<p>Beth Ditto in Gossip's &quot;Move in the Right Direction&quot;</p>

Beth Ditto in Gossip's "Move in the Right Direction"

Watch: Gossip 'Moves' back in time for 'Right Direction' video

Bad '90s hair for another cut from 'A Joyful Noise'

I love Beth Ditto and Gossip, but why did the band warp back to the 1990s No Doubt Hey Day to shoot their music video for "Move in the Right Direction?" What happened to the usually impeccable wardrobe? Why do the gay men look so sad and Ditto so happy? What's with the watered down flop-side-Donna-Summer?

Skip this particular green screen method in the future, it does no favors.

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<p>Redd Kross' &quot;Researching the Blues&quot;</p>

Redd Kross' "Researching the Blues"

Credit: Merge

Listen: Redd Kross' 'Blues' from first album in 15 years

Title track from Merge may take you back

Redd Kross haven't put out a new album in 15 years, but their return this year is marked with the "Blues."

"Researching the Blues" is the title track from the rock act's forthcoming Merge album, due on Aug. 7. Jeff McDonald is still sounding snotty as hell, bold in front of the matchy-matchy rhythm section. He wrote the record while brother Steven produced.

The lineup is rounded out by Roy McDonald (The Muffs) and a reunion with lead guitarist Robert Hecker, who played with the band through 1991.

Eddie Kurdziel replaced Hecker for 1993's "Phaseshifter," but died in 1999, after which the early-wave L.A. punk group went on indefinite hiatus, post-"Show World." Redd Kross has been performing in varying lineups for the last five years, but haven't released new music until now.

Check the group's website for tour dates.

What do you think of the song?

 

<p>Chris Price's &quot;Homesick&quot;</p>

Chris Price's "Homesick"

Credit: PTB Music

Song Of The Day: Chris Price's 'That's Your Boyfriend'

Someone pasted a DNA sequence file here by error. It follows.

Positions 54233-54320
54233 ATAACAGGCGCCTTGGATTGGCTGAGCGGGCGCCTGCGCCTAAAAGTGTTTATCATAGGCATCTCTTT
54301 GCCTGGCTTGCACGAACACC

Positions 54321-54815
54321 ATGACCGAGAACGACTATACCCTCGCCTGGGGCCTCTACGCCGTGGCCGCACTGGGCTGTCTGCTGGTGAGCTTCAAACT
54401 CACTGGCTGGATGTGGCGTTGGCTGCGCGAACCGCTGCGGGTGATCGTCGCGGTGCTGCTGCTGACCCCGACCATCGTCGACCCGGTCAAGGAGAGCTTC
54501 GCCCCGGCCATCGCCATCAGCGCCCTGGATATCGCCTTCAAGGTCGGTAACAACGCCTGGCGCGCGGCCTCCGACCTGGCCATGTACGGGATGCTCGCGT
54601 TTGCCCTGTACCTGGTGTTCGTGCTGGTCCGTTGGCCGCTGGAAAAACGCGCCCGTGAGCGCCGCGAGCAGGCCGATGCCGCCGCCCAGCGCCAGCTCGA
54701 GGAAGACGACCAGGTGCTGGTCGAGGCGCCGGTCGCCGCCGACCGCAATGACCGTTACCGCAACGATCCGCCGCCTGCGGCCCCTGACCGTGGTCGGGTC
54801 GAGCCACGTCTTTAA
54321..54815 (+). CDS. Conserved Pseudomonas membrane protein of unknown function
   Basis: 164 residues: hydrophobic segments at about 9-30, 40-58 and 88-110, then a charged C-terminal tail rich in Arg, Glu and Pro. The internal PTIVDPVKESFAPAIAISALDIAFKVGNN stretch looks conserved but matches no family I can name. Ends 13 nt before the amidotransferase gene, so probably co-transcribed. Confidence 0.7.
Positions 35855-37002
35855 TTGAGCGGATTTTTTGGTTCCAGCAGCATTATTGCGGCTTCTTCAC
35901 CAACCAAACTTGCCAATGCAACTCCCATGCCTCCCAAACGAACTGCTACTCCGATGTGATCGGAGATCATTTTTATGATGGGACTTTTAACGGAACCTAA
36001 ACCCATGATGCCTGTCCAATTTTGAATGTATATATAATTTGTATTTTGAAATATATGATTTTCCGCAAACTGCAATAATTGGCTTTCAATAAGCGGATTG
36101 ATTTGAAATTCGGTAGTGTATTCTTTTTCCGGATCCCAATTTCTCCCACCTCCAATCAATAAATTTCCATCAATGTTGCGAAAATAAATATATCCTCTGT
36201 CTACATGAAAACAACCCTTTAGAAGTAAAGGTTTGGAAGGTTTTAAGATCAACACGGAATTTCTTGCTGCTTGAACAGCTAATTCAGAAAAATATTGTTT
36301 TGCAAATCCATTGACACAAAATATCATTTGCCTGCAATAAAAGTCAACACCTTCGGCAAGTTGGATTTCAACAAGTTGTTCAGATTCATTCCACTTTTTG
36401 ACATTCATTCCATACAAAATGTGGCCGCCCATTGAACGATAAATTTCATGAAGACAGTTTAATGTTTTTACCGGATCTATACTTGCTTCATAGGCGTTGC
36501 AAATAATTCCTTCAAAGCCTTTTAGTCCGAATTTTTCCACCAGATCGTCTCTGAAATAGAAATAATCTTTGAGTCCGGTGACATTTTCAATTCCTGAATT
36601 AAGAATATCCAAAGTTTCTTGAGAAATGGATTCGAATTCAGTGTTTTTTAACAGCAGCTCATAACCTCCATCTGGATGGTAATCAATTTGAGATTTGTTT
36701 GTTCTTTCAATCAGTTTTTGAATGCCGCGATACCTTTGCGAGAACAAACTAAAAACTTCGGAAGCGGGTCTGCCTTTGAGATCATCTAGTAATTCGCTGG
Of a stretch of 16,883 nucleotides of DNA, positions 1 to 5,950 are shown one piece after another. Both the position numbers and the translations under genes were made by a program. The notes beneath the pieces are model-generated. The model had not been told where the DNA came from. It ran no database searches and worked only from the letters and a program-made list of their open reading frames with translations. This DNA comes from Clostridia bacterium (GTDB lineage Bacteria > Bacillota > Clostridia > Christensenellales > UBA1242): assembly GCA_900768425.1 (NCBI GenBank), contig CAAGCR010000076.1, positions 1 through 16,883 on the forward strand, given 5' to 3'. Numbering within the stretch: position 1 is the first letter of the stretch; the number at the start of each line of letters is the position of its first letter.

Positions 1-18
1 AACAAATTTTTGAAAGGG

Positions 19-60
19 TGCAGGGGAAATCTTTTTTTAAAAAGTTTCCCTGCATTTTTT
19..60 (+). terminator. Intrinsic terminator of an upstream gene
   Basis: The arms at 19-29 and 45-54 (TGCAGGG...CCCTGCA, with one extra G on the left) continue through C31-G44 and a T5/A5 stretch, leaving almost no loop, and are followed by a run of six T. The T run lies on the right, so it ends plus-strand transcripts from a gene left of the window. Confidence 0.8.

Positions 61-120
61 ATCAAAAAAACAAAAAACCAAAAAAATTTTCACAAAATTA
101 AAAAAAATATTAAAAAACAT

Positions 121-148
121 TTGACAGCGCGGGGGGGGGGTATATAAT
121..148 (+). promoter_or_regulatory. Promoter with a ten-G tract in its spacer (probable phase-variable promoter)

So what have you done with your iPhone lately?

Chris Price's iPhone is essential -- not essential in the "I'd be lost if I broke my iPhone" sort of way, but the songwriter's latest creative output was wholly reliant on it.

L.A.-based Price recorded his entire solo debut "Homesick" on his phone, using the app Little Code Shop's 4Track Audio Recorder. Additionally, Price's friend Kyle Safieh shot a video for each of the album's 12 tracks on iPhone as well, with single "That's Your Boyfriend" chronicling the pop-rock singer and his string section's infiltration of the Greek Theatre by jumping some fences along the way.

Indeed, it's little wonder that the single "That's Your Boyfriend" is today's (May 22) iTunes Single of the Week: it shows off the capabilities of the device and the wide range of technique used in a mere four tracks.

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<p>Britt Daniel of Spoon</p>

Britt Daniel of Spoon

Credit: AP Photo

Spoon's Britt Daniel forms Divine Fits with members of Wolf Parade and New Bomb Turks

New group will release album on Merge later this year

Get ready for another indie rock supergroup.

Spoon's Britt Daniel, Wolf Parade's Dan Boeckner and former New Bomb Turks drummer Sam Brown are joining forces to become Divine Fits.

The group's as yet untitled debut album will be released later this year on Merge Records, longtime home to Spoon, Arcade Fire, New Pornographers, Fucked Up and numerous other bands. Post-punk production guru Nick Launay (Gang of Four, PiL, Kate Bush) recorded the album.

There's little information available about the album or any touring plans. Keep up-to-date at the band's web site here. Divine Fits should have an interesting sound, since all three band members' other projects have been distinctively different; Spoon purveys sparse, soulful pop while New Bomb Turks played upbeat punk-pop and Wolf Parade eyed '80s new wave as inspiration and often featured keyboards and dancier sounds.

Spoon's last studio album, "Transference," hit No. 4 on the Billboard 200 in 2010. Wolf Parade, whose last album was also released in 2010, recently announced that they're on hiatus. The New Bomb Turks, meanwhile, haven't played together since 2005.